Organisational Culture and Strategic Marketing: Are These Influenced by an Emotion-Based Approach?

Organisational Culture and Strategic Marketing: Are These Influenced by an Emotion-Based Approach?

DOI: 10.4018/978-1-5225-8398-1.ch008

Abstract

In this chapter, the authors introduce the concept of emotion in marketing initiatives. In particular, they look at the way consumers react to emotions that arise from marketing campaigns and advertising. In this perspective, classic theories of consumer's emotional response are presented, and the reasons behind what we buy and why are analysed. Furthermore, they argue that marketers play with emotion to sell a specific product or need, while we, as individuals, tend to buy more stuff when we are not happy as a way to make us feel better. The authors also discuss the appeal certain brands have, whether because they represent a status symbol or we are genuinely more affectionate towards them for the experience they provide us. Lastly, the authors present some findings related to emotions after the buying process.
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Introduction

We have already discussed about the importance of emotion in a variety of contexts, from knowledge management to organisational studies. What about marketing? Marketers use people’s motivation and needs to create products and services that help the consumer, reducing the tension a specific need creates. There is a motif behind the way people, as consumers behave, whether their need is hedonic, in terms of experiential needs, or utilitarian, when the desired goal is somewhat practical or functional. Is this motivation always known? Studies have demonstrated that in certain circumstances, people can be deceived into behaving differently without them even realising it. This is for example the case of people eating more ice cream when using a colourful and indulgent ice cream scoop, in comparison to a plain one (Fitzsimmons, Chartrand & Fitzsimmons, 2008; Nenkov & Scott, 2014). According to Mogilner, Aaker, and Kamvar (2012), consumers want to be happy, and marketers are increasingly trying to appeal to the consumers pursuit of happiness. However, several studies reveal that what happiness means varies, and consumers’ choices reflect those differences. In this Chapter, we will try to respond to questions on consumer’s emotional response, while introducing several perspectives on emotion in relation to marketing and consumer behaviour topics.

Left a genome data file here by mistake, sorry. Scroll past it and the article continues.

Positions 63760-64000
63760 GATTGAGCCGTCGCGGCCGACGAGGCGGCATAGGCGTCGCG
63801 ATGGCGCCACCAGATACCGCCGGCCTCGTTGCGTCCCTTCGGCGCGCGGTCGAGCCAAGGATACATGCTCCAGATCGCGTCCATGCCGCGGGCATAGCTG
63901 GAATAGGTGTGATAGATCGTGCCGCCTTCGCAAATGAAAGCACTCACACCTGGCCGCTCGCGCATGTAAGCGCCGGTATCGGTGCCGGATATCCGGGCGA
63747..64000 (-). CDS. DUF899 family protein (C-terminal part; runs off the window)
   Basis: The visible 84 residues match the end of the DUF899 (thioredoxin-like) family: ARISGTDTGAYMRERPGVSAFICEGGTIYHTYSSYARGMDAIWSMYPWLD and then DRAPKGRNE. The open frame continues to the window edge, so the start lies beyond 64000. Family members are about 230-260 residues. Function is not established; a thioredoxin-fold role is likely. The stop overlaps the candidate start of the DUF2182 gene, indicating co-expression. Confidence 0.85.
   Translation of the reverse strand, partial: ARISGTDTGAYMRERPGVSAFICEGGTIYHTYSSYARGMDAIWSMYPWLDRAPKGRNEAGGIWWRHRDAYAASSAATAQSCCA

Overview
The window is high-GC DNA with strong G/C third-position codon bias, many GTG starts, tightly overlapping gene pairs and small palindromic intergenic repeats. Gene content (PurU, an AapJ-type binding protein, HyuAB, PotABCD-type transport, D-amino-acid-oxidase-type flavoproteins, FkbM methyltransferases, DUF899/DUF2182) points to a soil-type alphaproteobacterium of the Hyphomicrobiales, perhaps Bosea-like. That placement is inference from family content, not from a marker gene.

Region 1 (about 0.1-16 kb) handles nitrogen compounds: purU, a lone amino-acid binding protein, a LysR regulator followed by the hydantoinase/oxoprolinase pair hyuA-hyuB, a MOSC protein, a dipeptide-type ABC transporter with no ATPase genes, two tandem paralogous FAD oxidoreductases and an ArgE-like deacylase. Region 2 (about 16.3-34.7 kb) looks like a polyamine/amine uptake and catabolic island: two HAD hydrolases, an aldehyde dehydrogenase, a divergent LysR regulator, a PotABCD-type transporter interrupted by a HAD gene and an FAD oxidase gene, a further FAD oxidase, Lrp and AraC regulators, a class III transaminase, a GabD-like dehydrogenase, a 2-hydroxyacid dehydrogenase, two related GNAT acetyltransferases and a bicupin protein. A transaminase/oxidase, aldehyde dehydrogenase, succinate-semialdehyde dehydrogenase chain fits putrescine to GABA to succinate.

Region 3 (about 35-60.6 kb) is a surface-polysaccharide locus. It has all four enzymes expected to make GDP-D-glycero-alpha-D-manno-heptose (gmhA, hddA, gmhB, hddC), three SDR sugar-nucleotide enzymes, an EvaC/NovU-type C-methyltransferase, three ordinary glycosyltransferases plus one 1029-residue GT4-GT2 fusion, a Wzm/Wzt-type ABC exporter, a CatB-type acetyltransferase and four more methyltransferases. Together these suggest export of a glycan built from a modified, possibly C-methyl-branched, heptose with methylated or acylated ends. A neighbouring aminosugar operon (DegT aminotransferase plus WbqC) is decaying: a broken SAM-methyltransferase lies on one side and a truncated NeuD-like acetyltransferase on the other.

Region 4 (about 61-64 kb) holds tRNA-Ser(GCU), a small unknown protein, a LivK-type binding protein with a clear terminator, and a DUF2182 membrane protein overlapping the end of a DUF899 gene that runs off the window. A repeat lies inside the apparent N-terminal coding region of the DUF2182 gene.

As stated above, people feel a need for something which is aroused in some way and they want to satisfy. From a biological perspective, the drive theory explains how to reduce such tension between what is needed and the actual possession, which has as an end goal the so called homeostasis, or the return to a balance state. We can think for example of a time when we were sad, and buying a new pair of shoes, or the latest Michael Kors bag made us feel better. Retail therapy is indeed real, and studies have demonstrated it is used by individuals in restoring a sense of personal control over a shaky environment (Rick, Pereira & Burson, 2014). Of course, if a particular behaviour seems to work well in reducing the tension, we naturally repeat it.

Rather than focusing on what motivates us, the expectancy theory suggests that we choose a specific brand object or brand in relation to how many positive consequences it can have for us. So for example, if we are again out to buy a computer, we might opt for an Apple product rather than a Microsoft one, if we consider as important factors, social status, design and value of the purchase in the longer term. Or, according to recent research, we might be inclined towards specific needs because of our need of use time constructively, in a sort of productivity-oriented perspective, we might want to do or buy unusual things in a bid to use our time constructively. This can be a way to explain why there are customers for ice hotels, bacon ice cream, or grasshoppers’ frittata (Keinan & Kivetz, 2011).

Because we live in a world full of possibilities, consumers are presented with a great variety of choices, whether between the same category of products or between different alternatives. People tend to appreciate order and consistency in their life, so they will try to avoid alternatives which are in contrast between them, at least according to the theory of cognitive dissonance. For example, you need to buy a case for your new phone. You will probably go on the internet, look for alternatives, check out what your friends and colleagues bought before you. However, you are still unsure about whether a portfolio case would be better for you, or a shell-shock model. You will probably obsess over reviews, photos, and comments, before making a purchase. If your choice is not so clear e.g., you still have doubt about the best solution, you might need to convince yourself that what you have reluctantly bought was the smartest choice, so you rationalise the choice to avoid feeling a sense of dissonance as an aftermath.

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